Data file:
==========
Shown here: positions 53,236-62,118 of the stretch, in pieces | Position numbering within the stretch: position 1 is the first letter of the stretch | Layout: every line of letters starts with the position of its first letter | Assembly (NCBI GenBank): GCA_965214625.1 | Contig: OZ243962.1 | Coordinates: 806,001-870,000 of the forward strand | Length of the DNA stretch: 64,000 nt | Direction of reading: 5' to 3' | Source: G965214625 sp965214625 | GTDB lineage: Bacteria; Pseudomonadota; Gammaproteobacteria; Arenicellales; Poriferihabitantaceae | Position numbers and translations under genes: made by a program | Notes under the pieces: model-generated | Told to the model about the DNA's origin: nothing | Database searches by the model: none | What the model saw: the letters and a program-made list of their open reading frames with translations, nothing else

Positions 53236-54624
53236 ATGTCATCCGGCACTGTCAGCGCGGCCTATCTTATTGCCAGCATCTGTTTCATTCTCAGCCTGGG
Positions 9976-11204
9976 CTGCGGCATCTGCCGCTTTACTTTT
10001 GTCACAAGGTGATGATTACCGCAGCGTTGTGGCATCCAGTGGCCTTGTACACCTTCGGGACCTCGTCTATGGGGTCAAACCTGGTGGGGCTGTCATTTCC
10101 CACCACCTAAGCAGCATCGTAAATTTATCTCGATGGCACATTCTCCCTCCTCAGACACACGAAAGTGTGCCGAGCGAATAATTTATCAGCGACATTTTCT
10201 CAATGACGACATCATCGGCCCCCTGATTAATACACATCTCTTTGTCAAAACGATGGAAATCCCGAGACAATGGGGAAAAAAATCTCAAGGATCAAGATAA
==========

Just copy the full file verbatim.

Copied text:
Shown here: positions 53,236-62,118 of the stretch, in pieces | Position numbering within the stretch: position 1 is the first letter of the stretch | Layout: every line of letters starts with the position of its first letter | Assembly (NCBI GenBank): GCA_965214625.1 | Contig: OZ243962.1 | Coordinates: 806,001-870,000 of the forward strand | Length of the DNA stretch: 64,000 nt | Direction of reading: 5' to 3' | Source: G965214625 sp965214625 | GTDB lineage: Bacteria; Pseudomonadota; Gammaproteobacteria; Arenicellales; Poriferihabitantaceae | Position numbers and translations under genes: made by a program | Notes under the pieces: model-generated | Told to the model about the DNA's origin: nothing | Database searches by the model: none | What the model saw: the letters and a program-made list of their open reading frames with translations, nothing else

Positions 53236-54624
53236 ATGTCATCCGGCACTGTCAGCGCGGCCTATCTTATTGCCAGCATCTGTTTCATTCTCAGCCTGGG
Positions 9976-11204
9976 CTGCGGCATCTGCCGCTTTACTTTT
10001 GTCACAAGGTGATGATTACCGCAGCGTTGTGGCATCCAGTGGCCTTGTACACCTTCGGGACCTCGTCTATGGGGTCAAACCTGGTGGGGCTGTCATTTCC
10101 CACCACCTAAGCAGCATCGTAAATTTATCTCGATGGCACATTCTCCCTCCTCAGACACACGAAAGTGTGCCGAGCGAATAATTTATCAGCGACATTTTCT
10201 CAATGACGACATCATCGGCCCCCTGATTAATACACATCTCTTTGTCAAAACGATGGAAATCCCGAGACAATGGGGAAAAAAATCTCAAGGATCAAGATAA